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Wednesday 20.06.2018 | Name days: Rasa, Rasma, Maira

Survey: majority of inhabitants wish pension funds could be inherited

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80% of the Latvian population support the proposal to inherit accrued money in the 2nd Tier pension scheme. At the same time, 82% of the inhabitants of Latvia do not support the plan to raise retirement age from 62 to 65 years, indicates the survey conducted by Snapshot.

The survey also demonstrates a relatively low confidence in the pension system. Only about a third of the population or 32% consider the accrued funds in the 2nd Tier to be their own money.

«The survey data show that inhabitants’ confidence in the social insurance system is low. The retirement age increase in Latvia is an inevitable process, which is linked to the rapid ageing of society, increasing emigration indicators and government’s ill-advised adjustments to the social insurance system,» points the economist Edgars Volskis (Voļskis).

He notes that the continuous adjustments of 2nd Tier pension scheme conditions, in order to achieve government’s short-term fiscal objectives, not only undermine the long-term stability of pension system, but increases society’s mistrust in the social insurance system as a whole; thus, people lose motivation to make social insurance contributions in accordance with the procedure laid down by the legislation.

«Consequently, from the workers’ point of view the 2nd Tier funded capital is not linked with provisions for the expected pension amount in the future. The possibility to receive full pension through state support after retiring is also questioned. Therefore, one of the solutions would be the opportunity to inherit the 2nd Tier pension capital,» suggests Volskis.

To his mind, this would slightly build the inhabitants’ trust and motivate them to fairly pay taxes. «This is a homework that needs to be done before the budget approval, because from the economic point of view promises about the compensation of 2nd Tier pension scheme contributions in the future are dubious. The Latvian population survey data clearly indicates that such steps would even partly strengthen the society’s faith in theLatvian social insurance system,» the economist asserts.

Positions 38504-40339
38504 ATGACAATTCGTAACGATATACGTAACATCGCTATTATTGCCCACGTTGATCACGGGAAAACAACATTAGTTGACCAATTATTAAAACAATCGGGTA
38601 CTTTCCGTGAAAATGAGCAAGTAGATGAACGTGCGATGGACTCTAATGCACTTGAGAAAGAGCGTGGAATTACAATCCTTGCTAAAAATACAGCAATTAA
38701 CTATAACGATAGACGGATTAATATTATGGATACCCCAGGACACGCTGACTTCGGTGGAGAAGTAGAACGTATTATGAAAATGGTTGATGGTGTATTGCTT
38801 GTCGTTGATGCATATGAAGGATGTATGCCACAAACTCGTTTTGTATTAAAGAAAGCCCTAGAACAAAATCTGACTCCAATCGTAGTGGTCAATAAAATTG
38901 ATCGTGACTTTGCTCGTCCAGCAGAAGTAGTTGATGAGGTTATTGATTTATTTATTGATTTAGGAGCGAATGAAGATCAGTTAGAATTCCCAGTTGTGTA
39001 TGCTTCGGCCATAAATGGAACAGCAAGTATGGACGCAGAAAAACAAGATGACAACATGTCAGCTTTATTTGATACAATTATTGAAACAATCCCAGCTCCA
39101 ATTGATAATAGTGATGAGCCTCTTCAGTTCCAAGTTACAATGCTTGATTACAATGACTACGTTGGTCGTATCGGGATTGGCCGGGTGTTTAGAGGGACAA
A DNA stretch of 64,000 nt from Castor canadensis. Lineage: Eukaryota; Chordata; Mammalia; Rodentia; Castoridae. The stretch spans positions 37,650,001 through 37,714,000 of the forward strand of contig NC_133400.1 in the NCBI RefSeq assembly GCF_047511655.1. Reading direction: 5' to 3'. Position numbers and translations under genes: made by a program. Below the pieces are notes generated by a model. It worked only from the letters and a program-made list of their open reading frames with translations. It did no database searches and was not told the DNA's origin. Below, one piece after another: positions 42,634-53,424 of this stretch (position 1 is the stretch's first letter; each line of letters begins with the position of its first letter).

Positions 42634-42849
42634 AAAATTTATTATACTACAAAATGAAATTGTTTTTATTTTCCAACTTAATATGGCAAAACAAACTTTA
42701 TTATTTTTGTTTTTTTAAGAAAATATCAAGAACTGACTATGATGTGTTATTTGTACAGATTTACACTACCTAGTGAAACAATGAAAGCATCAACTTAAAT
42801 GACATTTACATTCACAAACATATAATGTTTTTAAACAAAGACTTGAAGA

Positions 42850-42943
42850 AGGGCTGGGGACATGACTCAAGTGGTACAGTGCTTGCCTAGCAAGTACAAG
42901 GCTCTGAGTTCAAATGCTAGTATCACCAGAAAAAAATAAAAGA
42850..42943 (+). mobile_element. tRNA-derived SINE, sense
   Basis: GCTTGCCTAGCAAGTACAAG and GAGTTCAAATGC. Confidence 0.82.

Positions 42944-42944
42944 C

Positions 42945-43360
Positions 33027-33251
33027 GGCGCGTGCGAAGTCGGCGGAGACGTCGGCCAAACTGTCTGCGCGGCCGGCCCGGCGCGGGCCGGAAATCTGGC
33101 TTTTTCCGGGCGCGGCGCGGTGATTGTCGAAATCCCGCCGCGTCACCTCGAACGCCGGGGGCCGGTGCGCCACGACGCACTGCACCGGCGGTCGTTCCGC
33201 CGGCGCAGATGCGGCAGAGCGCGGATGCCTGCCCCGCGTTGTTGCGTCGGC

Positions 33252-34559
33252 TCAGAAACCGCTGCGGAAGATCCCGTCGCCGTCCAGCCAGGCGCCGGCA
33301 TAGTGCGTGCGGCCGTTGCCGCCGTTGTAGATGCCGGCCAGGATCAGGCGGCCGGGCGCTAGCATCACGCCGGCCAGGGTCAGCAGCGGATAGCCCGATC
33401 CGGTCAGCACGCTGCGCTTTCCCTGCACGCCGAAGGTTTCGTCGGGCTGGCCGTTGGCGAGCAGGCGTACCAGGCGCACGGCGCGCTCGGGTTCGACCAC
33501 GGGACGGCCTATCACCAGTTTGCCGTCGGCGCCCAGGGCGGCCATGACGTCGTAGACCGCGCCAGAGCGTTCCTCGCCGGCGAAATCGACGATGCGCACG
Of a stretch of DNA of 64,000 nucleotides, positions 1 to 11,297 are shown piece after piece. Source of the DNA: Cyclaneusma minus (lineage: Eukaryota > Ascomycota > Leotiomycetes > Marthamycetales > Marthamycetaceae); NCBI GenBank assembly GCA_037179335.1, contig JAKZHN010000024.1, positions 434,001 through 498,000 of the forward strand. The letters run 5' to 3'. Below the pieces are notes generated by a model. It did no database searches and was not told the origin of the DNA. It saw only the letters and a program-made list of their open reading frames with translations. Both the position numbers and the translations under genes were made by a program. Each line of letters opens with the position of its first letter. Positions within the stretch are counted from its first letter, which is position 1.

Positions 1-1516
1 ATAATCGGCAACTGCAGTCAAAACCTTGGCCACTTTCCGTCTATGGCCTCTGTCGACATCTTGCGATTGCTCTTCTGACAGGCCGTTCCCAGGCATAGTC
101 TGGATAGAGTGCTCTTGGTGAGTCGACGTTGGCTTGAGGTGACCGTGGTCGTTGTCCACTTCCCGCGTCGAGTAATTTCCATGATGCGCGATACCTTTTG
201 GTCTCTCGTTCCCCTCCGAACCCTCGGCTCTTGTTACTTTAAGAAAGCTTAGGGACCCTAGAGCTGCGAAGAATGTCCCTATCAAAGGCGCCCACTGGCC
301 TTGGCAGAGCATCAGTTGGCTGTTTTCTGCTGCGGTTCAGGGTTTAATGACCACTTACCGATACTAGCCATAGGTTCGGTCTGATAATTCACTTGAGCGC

The plan to raise the pension age from 62 to 65 years is not supported by women and men in Latvia – 84% and 80%, respectively. Only 9% of the respondents positively regard the plan to gradually increase retirement age. While 9% of the surveyed did not have a particular opinion on this issue or were not aware of such plan.

Assessing the data in terms of demographic aspect, it is concluded that negative attitude towards the retirement age raise tends to increase with the age and retirement time approaching. In the age group from 40 to 74 years such plans are not supported by nearly 90% of the residents. Highly negative attitude towards increasing the retirement age was for Russian or other nationalities representatives – 91% of the surveyed in this group rebuffs the retirement age increase.

Furthermore, only 7% of Latvia’s population regards the accrued money in the 2nd Tier pension scheme as theirs, regularly keeping track of changes to the volume of accumulated funds. The inhabitants’ passivity to manage these funds can be explained with the lack of experience and skills in the financial sector, and also with disbelief that such involvement would affect the yield.

The Latvian society positively views the opportunity to inherit accrued pension funds – 80% of the respondents supported this proposal, while nearly half of the surveyed (48%) notes this would increase their motivation to pay taxes.

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  1. fred_z says:

    This could possiby provide some incentives for making pension contributions but will ut be enough?

  2. nummi says:

    This would only be fair.

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